Farm-City tour

Grant Crider, founder of Hired Hand Manufacturing, conducts a tour of the Bremen-based company as a part of the annual Cullman County Farm-City Tour Day held Thursday. Tour participants also visited a poultry and cattle farm where Hired Hand products are used.

The full spectrum of the area’s farming economy was put on display Thursday for several dozen citizens who participated in this year’s annual Cullman County Farm-City Tour Day.

Tour participants went from Gilley Farms, an area poultry and cattle producer, to Hired-Hand Manufacturing, a multi-million dollar company that produces machines used by poultry producers around the world, including Gilley.

“We wanted to highlight what we have in the county,” said Donald Reid, chairman of the Farm City Committee. “We’ve got a really good farm economy.”

Former committee Chairperson Doris Patterson, who gained some personal chicken house experience during her youth, said she was impressed by innovations to the industry.

“She carried us into the computer room and she could press a button and tell how much water her chickens had drank and how much feed they’d had,” she said about the visit to Gilley Farms.

Also wowed was Steve Stanford, the executive VP for commercial loans at People’s Bank. “It was extremely enlightening and enjoyable to see all that we have in Cullman County,” he said.

Stanford said he was especially impressed with Hired Hand, a corporation that grew in 29 years from a company that built a single product — the patented curtain drop machine, the Curt-O-Matic — to an international conglomerate that has 373 “hired hands” at its Bremen location.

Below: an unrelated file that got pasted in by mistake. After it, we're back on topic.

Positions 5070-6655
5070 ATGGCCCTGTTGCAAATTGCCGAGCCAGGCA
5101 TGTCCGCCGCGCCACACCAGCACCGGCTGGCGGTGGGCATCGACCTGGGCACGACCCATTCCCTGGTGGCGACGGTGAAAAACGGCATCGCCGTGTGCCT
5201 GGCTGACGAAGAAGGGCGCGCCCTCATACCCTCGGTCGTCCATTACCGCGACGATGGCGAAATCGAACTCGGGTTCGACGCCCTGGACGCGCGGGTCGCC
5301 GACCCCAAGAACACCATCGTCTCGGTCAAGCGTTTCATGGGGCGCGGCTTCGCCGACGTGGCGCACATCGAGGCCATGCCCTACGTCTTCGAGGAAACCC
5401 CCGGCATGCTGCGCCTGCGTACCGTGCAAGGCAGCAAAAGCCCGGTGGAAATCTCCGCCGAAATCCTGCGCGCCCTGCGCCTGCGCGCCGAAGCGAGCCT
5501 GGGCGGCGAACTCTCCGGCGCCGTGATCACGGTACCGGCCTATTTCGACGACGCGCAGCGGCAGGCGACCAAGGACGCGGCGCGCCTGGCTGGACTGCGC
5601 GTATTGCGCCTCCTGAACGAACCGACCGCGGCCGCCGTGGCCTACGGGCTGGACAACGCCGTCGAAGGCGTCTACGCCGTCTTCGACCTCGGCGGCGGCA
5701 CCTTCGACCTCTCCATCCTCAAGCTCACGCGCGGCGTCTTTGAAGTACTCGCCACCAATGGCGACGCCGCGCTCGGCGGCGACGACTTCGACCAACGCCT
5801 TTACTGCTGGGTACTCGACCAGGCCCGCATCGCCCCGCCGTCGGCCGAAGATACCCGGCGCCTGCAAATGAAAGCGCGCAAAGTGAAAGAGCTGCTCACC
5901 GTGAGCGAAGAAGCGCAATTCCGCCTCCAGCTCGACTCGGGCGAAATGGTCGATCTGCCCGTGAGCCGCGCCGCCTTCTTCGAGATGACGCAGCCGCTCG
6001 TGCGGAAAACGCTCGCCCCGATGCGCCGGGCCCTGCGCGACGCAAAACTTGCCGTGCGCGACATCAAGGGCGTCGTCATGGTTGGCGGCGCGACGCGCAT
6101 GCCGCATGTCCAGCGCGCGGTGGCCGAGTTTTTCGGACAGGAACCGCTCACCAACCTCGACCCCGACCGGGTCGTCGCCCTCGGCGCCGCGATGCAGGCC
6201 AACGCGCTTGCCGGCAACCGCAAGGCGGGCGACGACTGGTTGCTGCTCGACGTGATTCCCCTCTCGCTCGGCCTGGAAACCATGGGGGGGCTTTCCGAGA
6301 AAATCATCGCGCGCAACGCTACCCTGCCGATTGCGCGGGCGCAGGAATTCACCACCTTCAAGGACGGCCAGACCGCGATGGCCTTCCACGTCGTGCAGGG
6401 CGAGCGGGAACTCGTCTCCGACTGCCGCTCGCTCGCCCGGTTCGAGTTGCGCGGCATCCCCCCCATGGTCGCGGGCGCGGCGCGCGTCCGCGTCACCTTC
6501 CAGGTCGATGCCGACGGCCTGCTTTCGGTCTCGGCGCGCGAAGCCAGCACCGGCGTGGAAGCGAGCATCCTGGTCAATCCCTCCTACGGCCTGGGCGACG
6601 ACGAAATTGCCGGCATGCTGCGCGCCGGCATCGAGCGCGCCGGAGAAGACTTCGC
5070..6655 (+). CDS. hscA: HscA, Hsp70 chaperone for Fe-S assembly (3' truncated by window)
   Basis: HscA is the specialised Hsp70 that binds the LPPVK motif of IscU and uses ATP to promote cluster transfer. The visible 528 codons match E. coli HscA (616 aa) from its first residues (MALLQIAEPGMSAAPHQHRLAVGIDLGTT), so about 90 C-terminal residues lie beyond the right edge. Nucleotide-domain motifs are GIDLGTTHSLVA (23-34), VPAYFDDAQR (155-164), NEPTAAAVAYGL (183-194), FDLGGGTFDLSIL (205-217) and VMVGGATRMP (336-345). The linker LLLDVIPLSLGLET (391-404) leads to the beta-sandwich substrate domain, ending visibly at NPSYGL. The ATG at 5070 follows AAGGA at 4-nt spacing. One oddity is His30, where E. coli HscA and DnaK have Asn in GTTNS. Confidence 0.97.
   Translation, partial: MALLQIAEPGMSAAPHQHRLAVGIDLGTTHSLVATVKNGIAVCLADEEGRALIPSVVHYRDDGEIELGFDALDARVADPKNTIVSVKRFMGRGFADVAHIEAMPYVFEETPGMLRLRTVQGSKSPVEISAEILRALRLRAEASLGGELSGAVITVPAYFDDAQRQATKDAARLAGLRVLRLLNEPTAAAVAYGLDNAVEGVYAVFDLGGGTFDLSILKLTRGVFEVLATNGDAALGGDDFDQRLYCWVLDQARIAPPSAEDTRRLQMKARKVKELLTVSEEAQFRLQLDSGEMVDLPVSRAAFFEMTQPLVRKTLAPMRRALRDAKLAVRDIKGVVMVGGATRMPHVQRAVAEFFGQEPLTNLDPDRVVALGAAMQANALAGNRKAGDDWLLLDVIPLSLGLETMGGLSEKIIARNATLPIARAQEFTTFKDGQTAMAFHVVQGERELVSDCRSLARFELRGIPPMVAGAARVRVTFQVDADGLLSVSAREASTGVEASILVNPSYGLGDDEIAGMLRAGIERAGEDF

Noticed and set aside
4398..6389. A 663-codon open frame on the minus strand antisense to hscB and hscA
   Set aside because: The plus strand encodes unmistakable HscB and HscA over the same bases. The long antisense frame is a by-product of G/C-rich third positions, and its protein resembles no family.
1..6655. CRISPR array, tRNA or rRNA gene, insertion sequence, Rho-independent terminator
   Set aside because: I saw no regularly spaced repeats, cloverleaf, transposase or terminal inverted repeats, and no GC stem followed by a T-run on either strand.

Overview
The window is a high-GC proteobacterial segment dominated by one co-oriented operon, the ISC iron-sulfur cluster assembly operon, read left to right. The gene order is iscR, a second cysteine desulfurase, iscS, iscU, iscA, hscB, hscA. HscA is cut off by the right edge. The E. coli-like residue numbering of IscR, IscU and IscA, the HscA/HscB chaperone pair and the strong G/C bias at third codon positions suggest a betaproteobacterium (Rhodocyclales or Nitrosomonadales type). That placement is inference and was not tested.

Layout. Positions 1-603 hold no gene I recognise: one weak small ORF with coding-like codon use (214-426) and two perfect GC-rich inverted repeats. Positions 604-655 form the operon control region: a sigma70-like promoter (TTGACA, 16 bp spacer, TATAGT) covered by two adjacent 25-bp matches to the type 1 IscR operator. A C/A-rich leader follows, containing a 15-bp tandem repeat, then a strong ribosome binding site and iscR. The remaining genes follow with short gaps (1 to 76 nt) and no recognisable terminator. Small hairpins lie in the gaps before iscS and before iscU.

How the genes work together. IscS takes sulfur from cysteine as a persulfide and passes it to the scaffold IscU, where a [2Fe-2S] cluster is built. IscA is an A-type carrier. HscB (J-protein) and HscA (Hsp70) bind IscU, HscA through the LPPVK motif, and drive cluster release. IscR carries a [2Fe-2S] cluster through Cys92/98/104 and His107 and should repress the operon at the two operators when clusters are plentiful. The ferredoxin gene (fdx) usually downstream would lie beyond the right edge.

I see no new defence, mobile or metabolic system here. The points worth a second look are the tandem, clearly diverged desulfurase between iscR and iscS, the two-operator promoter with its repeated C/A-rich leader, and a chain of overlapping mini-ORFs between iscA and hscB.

“It’s amazing where they started to where they are today,” Stanford said. “To think you have a company based in Cullman (County) with that far-reaching effect is pretty neat.”

Stanford’s co-worker, Steve Freeman, had equally good things to say about Gilley Farm. “I think it’s one of the nicer farms we have in Cullman County,” he said.

Patterson said she found it fascinating that chickens are grown in low-light environments. She learned during the tour that this is serves to keep the animals calm so they eat more and don’t exert as much energy.

The tour was part of Farm City Month, an annual event that celebrates the area’s role in agriculture.

Currently, works from a Farm City poster contest are on display in the Cullman County Courthouse where they will remain until Nov. 17. Also, a Sweet Potato Cook Off for FCCLA members will be held Tuesday.

The Farm City Celebration ends Nov. 15 with the Farm City Banquet at the Civic Center where organizers will name the area Farm Family for the coming year. This event will also include the naming of winners of from the poster contest and an essay competition.

Also competing in a contest is the area farm-city committee itself that will be judged against similar Alabama organizations. Patterson, the committee advisor, said the Cullman committee has been runner-up for this contest during “the last three years in a row.”

Reid said the committee has done some “new things” this year that he hopes brings the county a contest victory.

Patterson, who also puts together a scrapbook that will be part of the competition judging said The national Farm-City Council, a non-profit agency dedicated to preserving the link between farm families and urban residents, started in the 1950s.

“It was a way for urban and rural people to work together and understand how they need each other,” she said.

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